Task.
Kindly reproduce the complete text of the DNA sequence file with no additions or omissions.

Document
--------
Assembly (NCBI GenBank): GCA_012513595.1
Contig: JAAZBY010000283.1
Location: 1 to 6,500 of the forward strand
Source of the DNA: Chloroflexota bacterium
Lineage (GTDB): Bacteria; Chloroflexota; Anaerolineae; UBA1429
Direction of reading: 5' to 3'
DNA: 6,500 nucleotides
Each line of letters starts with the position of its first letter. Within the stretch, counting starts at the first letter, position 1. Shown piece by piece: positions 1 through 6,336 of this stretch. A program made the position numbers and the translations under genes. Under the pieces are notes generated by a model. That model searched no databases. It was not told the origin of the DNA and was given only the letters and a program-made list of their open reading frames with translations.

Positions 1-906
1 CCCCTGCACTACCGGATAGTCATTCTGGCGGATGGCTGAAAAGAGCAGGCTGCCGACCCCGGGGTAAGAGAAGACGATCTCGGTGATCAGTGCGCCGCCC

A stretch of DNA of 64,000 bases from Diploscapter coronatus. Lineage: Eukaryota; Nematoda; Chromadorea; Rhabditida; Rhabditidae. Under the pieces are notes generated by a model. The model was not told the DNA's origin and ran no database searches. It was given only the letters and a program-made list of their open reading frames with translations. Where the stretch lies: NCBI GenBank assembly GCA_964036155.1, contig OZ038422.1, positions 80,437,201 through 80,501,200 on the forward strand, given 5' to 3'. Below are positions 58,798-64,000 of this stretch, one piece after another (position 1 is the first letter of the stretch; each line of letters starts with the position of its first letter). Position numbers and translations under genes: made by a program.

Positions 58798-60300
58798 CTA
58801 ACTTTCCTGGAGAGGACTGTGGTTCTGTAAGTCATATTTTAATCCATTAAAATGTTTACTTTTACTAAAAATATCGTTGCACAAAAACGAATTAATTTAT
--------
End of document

Assembly (NCBI GenBank): GCA_012513595.1
Contig: JAAZBY010000283.1
Location: 1 to 6,500 of the forward strand
Source of the DNA: Chloroflexota bacterium
Lineage (GTDB): Bacteria; Chloroflexota; Anaerolineae; UBA1429
Direction of reading: 5' to 3'
DNA: 6,500 nucleotides
Each line of letters starts with the position of its first letter. Within the stretch, counting starts at the first letter, position 1. Shown piece by piece: positions 1 through 6,336 of this stretch. A program made the position numbers and the translations under genes. Under the pieces are notes generated by a model. That model searched no databases. It was not told the origin of the DNA and was given only the letters and a program-made list of their open reading frames with translations.

Positions 1-906
1 CCCCTGCACTACCGGATAGTCATTCTGGCGGATGGCTGAAAAGAGCAGGCTGCCGACCCCGGGGTAAGAGAAGACGATCTCGGTGATCAGTGCGCCGCCC

A stretch of DNA of 64,000 bases from Diploscapter coronatus. Lineage: Eukaryota; Nematoda; Chromadorea; Rhabditida; Rhabditidae. Under the pieces are notes generated by a model. The model was not told the DNA's origin and ran no database searches. It was given only the letters and a program-made list of their open reading frames with translations. Where the stretch lies: NCBI GenBank assembly GCA_964036155.1, contig OZ038422.1, positions 80,437,201 through 80,501,200 on the forward strand, given 5' to 3'. Below are positions 58,798-64,000 of this stretch, one piece after another (position 1 is the first letter of the stretch; each line of letters starts with the position of its first letter). Position numbers and translations under genes: made by a program.

Positions 58798-60300
58798 CTA
58801 ACTTTCCTGGAGAGGACTGTGGTTCTGTAAGTCATATTTTAATCCATTAAAATGTTTACTTTTACTAAAAATATCGTTGCACAAAAACGAATTAATTTAT